Q: I love guitars, and I want to learn how to build them some day. Where do I start?
I get this question a lot, and it makes me happy to see that people want to delve into learning more about the instrument many of us love. From learning simple truss rod adjustments to advanced repairs and building your own from a kit or from scratch, there is a LOT of information out there. There’s also a fair amount of conflicting information out there as well. Why? Well, that’s how life is sometimes, and you have to absorb as much as you can, then figure out what works best for you.
I started out small (hell, I’m microscopic when it comes down to it) and learned how to set up my own guitars and do simple things like neck and bridge adjustments, pickup swaps, things like that. Once I got more seriously interested, I started putting guitars together from parts I’d find here and there; it’s a good way to learn how the parts all work together, for sure. You can pick up “repairman special” parts on ebay all day long – they’re great for learning things like fret work or paint work without having sunk hundreds of dollars into something if/when things don’t go as you planned. After that, I started making my own bodies, and then necks. Granted, that’s not how you need to do it; it’s just what worked best for me at the time. If you don’t have a ton of tools or a dedicated place to work on stuff, I’d recommend starting small with projects that don’t require a bunch of tools, and accumulate them as you go.
If you have a guitar store near you with a good reputation for repairs, get to know the person who does the work. Be respectful of their time (they’re working, after all), but build a relationship and if you’re lucky, they may let you observe as they work on some things. That’s essentially how I got started (as mentioned on the About page). If that’s not an option for you, then hit the internet; check out the Trade Secrets archive at the Stewmac site as well as their Free Information section. I can’t tell you how many times I’ve pointed people there to find answers. From finishing schedules to fret calculators and bridge placement locators, there’s a fantastic amount of information there for you. From time to time, I’ve been asked how to figure the neck angle for a build and send them to the Tundra Man Workshop’s Neck Angle Calculator. There's also a massive amount of helpful information about refinishing at The Guitar Reranch. Obviously, there’s YouTube, as well as fantastic forums; like the Luthier’s Corner on the MyLesPaul forum, the Project Guitar Forum and many others. They’re great places to read, learn, and share ideas, and the amount of talent is always inspiring, regardless of your skill level.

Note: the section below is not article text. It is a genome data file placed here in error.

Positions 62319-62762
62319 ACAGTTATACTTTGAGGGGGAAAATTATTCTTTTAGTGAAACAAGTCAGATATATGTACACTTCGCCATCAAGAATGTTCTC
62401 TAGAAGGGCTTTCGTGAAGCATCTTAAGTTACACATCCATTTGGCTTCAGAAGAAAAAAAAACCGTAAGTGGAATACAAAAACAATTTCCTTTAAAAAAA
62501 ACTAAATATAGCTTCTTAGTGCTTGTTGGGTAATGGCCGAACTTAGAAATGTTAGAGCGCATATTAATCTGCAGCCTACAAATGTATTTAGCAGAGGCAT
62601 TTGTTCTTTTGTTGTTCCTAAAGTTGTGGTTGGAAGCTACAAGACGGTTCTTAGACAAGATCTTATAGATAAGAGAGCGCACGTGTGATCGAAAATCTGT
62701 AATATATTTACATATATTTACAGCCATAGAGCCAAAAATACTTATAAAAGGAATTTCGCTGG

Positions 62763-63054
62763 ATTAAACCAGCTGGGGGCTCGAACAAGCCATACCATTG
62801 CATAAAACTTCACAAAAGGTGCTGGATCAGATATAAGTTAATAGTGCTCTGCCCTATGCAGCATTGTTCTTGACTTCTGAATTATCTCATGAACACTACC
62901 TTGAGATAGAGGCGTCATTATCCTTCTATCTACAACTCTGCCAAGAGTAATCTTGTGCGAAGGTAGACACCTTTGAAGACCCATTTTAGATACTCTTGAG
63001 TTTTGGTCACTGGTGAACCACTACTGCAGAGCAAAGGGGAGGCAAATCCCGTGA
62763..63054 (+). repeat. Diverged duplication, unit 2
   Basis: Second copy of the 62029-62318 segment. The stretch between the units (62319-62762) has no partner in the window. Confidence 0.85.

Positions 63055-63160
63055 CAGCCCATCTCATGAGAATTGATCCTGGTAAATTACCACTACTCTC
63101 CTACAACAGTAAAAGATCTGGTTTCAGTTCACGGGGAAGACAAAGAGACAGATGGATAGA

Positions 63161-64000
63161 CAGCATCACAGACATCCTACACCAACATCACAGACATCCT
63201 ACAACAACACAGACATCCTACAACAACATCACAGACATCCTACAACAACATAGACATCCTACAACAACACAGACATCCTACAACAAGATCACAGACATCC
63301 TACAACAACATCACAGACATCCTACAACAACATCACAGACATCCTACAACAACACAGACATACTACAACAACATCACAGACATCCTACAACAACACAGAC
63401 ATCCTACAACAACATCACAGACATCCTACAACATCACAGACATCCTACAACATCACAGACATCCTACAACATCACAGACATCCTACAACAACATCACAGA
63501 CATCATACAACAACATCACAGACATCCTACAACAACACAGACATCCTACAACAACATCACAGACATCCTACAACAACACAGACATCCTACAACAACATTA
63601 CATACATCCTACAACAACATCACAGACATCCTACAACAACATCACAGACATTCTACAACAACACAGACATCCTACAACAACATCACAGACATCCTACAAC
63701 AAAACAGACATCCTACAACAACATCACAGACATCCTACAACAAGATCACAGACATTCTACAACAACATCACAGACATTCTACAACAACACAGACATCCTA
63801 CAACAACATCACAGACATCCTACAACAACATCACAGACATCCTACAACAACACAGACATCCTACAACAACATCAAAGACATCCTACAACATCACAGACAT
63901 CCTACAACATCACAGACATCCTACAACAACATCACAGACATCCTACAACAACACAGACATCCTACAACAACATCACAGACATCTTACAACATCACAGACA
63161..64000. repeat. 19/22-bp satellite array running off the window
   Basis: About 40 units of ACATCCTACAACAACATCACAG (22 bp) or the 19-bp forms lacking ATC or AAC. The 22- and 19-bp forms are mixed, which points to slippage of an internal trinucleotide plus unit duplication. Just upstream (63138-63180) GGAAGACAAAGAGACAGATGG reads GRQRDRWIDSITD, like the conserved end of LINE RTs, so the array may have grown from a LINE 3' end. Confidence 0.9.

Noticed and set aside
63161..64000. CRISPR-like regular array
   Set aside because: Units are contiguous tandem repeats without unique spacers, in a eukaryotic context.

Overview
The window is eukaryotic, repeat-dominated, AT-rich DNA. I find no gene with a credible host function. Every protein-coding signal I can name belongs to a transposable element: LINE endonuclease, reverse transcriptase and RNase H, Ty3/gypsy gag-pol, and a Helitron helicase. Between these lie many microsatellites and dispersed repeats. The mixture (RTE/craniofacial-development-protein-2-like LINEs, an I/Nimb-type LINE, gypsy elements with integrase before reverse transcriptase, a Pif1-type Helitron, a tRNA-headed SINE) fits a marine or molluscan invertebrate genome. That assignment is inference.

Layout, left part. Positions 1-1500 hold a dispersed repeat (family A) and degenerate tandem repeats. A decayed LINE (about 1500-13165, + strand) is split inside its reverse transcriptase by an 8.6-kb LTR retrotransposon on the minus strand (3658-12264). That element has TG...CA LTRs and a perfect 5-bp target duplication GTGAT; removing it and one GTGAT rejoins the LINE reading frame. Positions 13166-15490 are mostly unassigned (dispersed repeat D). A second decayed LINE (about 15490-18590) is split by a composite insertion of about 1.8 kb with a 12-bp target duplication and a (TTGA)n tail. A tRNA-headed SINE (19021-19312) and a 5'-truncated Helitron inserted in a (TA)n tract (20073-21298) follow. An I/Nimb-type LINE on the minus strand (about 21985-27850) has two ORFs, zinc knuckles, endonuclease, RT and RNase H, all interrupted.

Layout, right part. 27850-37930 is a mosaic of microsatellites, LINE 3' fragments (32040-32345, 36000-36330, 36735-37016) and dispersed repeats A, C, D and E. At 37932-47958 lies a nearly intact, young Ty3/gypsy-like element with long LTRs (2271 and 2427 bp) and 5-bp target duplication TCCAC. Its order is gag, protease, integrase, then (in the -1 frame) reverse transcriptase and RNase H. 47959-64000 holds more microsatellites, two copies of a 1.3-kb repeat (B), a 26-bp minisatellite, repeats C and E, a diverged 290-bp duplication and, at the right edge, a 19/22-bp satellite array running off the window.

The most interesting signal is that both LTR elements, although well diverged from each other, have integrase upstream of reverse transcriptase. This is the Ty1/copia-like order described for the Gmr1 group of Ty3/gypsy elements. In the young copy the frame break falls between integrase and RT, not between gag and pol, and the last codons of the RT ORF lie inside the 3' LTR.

So that’s the free stuff. We all love free stuff, but just like when you’re in school, you gotta buy some books! Without getting all “old man shouting at the kids on his lawn” on you, I strongly believe that it’s important to support those that create; be it music (don’t steal music, kids), books, to mom and pop shops, etc. If you like something, buy it. It’s that simple. Okay, I’m off my soapbox. Here is a list of links to books that I’ve found value in. All of the links go to Amazon, but you can find them in many places.
Disclaimer: I am in no way affiliated with any of the authors of the information, and I get no cut of a sale if you buy any of their books. I simply found them helpful, so you may have a similar experience.
The Guitar Player Repair Guide by Dan Erlewine
Fret Work Step by Step by Erick Coleman and Dan Erlewine
Guitar Finishing Step by Step by Dan Erlewine and Don MacRostie
Anyway, that oughta help you get your feet wet. Go forth and absorb!
Hey sully, I'm getting into guitar making and have completed a few amateur-y guitars but want to step up into a more serious realm. My main question is a rough price range of what you typically sell your guitars for. I understand the price varies greatly depending on the specs, but I want a general idea of what to expect. A secondary question and probably none of my business, does making guitars supply ALL of your income? Do you need to do other stuff to make ends meet? If so, how does the work schedule look, how many guitars do you have to make to generally make that happen. My ideal way of doing things would be exactly your set up, a small garage, 1man operation, but professional work which yours very much is! My goal and purpose for these questions is to know if getting into this industry is doable and/or a good idea, any advice or information you're willing to share would be awesome. ( I imagine this wouldn't be a public response =p ) Thanks Sully!
You can find my general pricing info in the FAQs on the site, but my advice toward that aspect would be not to worry so much about what to charge at this point, as that’ll work itself out. You have to factor all kinds of things into your pricing; obviously, you’ve got your material cost, you’ll need to figure out what your time is worth, and your experience level should be factored in as well. As far as my own personal economics, I definitely do NOT do this full time. Not even close. To fill in the rest of the gaps, I highly recommend reading what my pal Doug Kauer has to say about building guitars for a living; it’s probably the most comprehensive answer I’ve seen. In a nutshell, be prepared for very long hours, making less than minimum wage for those hours when you break it all down (especially when you’re starting), and a TON of sanding. Roman Rist, someone whom I highly respect, once said in response to how glamorous it must be to build guitars, “eh, it’s mostly a lot of sanding!” The man knows what he's talkin' bout.